Are we there yet?

Is it a long, hard road out of hell?

AUSTRALIA | Monday, 16 January 2012 | Views [645] | Comments [1]

The sun rose somewhere out over those lakes that formed on the tennis court

The sun rose somewhere out over those lakes that formed on the tennis court

This adventure has had its fair share of unique experiences and I savour each new one that justifies all the hard work. There's plenty of easy work that doesn't justify anything, but nonetheless, I give thanks for that as well. The weather has not been consistent enough to risk sleeping without the fly covering the tent, but its shoddy erection under a stable structure allowed me to do so in Genoa. It wasn't a great sunrise that woke me, nor even one worthy of mention had I not been able to watch it from the camping level comfort of my bed.

Filming it in the hope that the camera could focus better than my bleary eyes, the effect seemed even more underwhelming on review. Until they invent a camera that captures mood, circumstance and climate, any image is going to be a half empty reflection of experience. I was far too dozy to realise that at the time, merely acknowledging the sentiment and slipping back to sleep in till a more holiday appropriate time to rise.

The strength of the sun eventually forced me up with a degree of warmth I haven't felt since leaving Broome. A minus 10 degree sleeping bag I had brought for the Himalayas helped bridge the gap in latitude between where I was and where I most want to be. It was cold enough to be getting white fingers as I rode and any patch of blue sky was worth celebrating with another protein bar. If only I could deep fry it!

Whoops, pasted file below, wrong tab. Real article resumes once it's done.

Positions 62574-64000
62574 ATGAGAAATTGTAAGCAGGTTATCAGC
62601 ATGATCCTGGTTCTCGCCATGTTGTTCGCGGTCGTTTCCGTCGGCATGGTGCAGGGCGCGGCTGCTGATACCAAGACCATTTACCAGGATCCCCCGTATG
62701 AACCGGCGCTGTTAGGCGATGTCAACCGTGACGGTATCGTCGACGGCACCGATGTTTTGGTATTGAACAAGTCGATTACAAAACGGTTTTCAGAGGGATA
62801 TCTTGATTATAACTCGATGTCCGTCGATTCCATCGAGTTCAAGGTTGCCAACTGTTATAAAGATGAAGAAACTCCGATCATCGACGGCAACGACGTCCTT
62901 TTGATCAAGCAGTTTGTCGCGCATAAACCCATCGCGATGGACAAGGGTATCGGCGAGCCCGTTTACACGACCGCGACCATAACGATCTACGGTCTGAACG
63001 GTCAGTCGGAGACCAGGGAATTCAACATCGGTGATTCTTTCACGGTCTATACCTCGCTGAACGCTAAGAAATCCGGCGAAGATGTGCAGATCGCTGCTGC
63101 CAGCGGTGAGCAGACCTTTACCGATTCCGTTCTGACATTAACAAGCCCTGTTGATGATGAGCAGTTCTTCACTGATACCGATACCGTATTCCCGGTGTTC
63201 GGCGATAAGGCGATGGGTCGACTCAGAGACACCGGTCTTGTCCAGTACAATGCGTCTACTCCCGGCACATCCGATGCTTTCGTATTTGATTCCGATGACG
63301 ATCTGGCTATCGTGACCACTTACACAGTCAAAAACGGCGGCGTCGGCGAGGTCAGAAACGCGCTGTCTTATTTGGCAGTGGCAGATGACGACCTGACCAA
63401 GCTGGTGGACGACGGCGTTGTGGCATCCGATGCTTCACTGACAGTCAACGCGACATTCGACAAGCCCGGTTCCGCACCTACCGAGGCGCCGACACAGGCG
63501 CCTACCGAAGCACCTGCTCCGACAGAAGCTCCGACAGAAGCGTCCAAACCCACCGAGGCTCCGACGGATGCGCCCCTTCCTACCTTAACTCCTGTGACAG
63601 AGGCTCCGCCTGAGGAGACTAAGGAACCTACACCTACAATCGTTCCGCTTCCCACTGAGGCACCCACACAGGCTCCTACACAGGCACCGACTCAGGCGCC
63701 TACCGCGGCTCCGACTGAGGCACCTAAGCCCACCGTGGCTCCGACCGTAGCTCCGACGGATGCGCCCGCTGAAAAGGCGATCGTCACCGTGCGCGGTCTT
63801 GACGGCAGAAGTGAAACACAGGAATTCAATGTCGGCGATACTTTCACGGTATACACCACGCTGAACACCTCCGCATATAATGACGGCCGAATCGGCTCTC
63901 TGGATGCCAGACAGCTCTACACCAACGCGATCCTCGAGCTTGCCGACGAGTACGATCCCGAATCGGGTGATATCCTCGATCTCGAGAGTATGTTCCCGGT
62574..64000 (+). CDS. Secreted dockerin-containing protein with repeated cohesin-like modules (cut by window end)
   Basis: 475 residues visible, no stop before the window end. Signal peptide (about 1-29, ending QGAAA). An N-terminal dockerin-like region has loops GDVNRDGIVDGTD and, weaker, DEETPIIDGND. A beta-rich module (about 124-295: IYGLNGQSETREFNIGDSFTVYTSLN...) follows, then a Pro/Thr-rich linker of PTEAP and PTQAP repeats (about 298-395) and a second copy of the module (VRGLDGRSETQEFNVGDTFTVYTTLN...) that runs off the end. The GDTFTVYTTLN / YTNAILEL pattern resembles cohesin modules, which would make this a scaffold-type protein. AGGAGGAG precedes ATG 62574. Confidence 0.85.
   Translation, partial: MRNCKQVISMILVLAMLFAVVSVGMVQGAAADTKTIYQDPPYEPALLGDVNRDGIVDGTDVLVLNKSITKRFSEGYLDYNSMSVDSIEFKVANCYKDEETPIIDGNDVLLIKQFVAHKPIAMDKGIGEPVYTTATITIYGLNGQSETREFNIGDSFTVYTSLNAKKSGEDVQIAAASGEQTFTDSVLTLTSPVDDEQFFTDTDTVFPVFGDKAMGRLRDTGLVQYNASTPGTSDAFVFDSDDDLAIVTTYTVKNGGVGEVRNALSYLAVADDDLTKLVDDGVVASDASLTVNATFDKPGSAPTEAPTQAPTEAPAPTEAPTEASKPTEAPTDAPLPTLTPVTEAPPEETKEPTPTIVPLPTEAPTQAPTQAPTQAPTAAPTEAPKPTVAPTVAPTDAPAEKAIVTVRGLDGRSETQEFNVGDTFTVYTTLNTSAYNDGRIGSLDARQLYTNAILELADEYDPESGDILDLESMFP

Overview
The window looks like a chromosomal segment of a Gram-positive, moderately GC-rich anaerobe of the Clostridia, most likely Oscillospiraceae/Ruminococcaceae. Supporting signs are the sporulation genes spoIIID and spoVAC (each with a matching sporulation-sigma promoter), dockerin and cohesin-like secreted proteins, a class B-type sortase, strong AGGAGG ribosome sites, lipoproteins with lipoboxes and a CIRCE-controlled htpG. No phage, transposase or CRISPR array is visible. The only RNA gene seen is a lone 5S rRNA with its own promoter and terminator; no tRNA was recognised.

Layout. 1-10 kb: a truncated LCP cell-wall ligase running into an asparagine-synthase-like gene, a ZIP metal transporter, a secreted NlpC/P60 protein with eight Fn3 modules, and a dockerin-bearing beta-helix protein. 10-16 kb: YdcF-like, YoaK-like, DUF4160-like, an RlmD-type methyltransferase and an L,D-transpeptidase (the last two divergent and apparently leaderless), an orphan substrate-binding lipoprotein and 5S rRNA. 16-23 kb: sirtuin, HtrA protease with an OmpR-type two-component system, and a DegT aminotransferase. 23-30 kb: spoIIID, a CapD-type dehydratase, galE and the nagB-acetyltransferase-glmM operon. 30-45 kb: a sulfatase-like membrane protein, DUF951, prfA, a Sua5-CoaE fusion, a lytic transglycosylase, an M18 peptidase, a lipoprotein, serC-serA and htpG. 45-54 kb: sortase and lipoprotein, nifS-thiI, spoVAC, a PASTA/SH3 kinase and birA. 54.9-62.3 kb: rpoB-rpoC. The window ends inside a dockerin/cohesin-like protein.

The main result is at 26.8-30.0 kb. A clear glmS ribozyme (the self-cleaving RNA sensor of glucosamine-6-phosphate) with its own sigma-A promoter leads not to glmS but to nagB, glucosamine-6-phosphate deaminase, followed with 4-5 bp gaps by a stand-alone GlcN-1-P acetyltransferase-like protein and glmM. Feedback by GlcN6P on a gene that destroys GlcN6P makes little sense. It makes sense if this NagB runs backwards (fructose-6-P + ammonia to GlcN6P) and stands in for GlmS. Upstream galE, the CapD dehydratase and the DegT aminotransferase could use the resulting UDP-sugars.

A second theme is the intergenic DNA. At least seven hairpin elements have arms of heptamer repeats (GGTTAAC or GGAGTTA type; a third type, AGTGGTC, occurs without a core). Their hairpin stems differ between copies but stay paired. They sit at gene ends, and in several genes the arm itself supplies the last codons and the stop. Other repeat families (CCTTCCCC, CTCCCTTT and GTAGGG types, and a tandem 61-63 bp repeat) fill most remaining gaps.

As I rode through the deserted main and only street of Genoa, I noticed an inkling of life in a derelict building claiming to be a café. Surfing a new found spirit of adventure that playing Russian Roulette with speeding motorists begets, I went in to see what a one-customer-a-day business could offer. Immediately I noticed a shiny new espresso machine sitting atop a bench seemingly stolen from a 17th century school room. A short, gruff looking lady appeared doing an older, fatter and uglier impersonation of Michael Douglas as he was in the movie 'Falling down'. Knowing soy milk was as unlikely as signs of sex appeal from someone who was more put out by my intrusion than ecstatic at my custom, I aimed for a black coffee. This is a truthful retelling of how the interaction unfolded: